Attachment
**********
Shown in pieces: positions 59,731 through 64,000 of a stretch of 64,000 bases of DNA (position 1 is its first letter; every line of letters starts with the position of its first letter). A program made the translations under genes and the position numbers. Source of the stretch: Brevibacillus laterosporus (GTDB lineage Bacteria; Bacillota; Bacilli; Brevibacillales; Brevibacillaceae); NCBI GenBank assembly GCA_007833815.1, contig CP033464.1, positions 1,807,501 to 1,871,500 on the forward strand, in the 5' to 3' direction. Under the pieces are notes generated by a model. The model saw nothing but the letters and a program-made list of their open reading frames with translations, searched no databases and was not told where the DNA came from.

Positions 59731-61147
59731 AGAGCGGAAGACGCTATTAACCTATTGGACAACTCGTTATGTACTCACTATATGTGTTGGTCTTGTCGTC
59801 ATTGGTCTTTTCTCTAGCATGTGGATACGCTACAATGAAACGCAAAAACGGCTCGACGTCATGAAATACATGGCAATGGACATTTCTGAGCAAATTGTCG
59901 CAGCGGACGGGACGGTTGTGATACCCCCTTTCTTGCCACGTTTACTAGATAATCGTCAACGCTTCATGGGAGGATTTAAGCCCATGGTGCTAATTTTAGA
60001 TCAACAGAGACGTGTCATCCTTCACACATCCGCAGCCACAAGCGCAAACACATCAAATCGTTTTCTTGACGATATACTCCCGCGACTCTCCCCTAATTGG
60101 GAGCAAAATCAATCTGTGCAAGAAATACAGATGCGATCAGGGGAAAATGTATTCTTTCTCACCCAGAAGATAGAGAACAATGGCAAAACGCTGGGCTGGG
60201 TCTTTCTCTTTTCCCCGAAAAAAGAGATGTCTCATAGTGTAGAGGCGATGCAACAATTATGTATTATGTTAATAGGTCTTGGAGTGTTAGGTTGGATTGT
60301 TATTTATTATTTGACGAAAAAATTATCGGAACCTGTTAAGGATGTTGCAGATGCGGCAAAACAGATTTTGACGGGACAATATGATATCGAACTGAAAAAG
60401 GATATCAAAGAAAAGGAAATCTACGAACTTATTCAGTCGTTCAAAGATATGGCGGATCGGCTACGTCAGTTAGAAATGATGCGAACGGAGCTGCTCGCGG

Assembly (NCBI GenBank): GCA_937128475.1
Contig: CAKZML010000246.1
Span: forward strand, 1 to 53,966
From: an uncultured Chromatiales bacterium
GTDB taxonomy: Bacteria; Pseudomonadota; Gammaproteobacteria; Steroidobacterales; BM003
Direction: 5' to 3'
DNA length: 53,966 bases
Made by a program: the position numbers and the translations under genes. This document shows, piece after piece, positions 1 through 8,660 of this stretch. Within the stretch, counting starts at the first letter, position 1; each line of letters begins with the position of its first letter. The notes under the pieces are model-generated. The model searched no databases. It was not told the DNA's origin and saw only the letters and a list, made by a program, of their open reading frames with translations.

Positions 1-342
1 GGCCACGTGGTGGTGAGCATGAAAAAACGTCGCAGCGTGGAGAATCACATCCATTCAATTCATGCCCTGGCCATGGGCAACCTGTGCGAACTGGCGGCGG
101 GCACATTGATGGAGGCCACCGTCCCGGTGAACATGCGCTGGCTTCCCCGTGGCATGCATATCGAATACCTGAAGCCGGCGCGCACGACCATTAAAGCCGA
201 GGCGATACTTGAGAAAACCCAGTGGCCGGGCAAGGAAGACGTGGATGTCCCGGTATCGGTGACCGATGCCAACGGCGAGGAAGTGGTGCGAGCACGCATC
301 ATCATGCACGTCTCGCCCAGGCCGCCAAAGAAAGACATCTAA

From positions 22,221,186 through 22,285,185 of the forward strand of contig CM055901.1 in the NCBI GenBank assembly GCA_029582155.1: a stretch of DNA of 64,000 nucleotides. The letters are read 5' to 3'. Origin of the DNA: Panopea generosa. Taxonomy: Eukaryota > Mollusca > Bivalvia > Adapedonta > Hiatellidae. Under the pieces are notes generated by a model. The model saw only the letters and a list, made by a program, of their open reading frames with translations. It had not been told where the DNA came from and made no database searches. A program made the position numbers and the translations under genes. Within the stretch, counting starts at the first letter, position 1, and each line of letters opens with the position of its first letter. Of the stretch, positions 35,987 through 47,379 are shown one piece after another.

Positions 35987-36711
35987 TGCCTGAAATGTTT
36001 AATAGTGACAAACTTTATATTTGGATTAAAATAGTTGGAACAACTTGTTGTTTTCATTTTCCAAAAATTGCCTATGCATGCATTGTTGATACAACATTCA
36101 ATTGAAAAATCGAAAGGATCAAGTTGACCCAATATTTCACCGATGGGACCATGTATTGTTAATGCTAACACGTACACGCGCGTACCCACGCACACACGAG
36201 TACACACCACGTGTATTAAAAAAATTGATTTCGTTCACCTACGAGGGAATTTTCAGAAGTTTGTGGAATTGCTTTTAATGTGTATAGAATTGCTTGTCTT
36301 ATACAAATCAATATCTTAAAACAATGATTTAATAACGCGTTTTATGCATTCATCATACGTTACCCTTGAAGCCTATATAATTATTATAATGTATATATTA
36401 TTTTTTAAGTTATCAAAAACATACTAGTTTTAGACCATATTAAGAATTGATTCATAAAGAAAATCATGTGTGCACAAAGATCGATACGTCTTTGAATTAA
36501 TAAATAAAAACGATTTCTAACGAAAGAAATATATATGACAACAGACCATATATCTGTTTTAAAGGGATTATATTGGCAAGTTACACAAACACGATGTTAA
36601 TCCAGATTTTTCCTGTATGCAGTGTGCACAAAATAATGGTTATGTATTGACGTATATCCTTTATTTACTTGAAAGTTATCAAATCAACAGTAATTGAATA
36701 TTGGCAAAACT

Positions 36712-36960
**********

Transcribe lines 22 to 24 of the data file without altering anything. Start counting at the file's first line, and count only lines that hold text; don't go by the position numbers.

201 GGCGATACTTGAGAAAACCCAGTGGCCGGGCAAGGAAGACGTGGATGTCCCGGTATCGGTGACCGATGCCAACGGCGAGGAAGTGGTGCGAGCACGCATC
301 ATCATGCACGTCTCGCCCAGGCCGCCAAAGAAAGACATCTAA

From positions 22,221,186 through 22,285,185 of the forward strand of contig CM055901.1 in the NCBI GenBank assembly GCA_029582155.1: a stretch of DNA of 64,000 nucleotides. The letters are read 5' to 3'. Origin of the DNA: Panopea generosa. Taxonomy: Eukaryota > Mollusca > Bivalvia > Adapedonta > Hiatellidae. Under the pieces are notes generated by a model. The model saw only the letters and a list, made by a program, of their open reading frames with translations. It had not been told where the DNA came from and made no database searches. A program made the position numbers and the translations under genes. Within the stretch, counting starts at the first letter, position 1, and each line of letters opens with the position of its first letter. Of the stretch, positions 35,987 through 47,379 are shown one piece after another.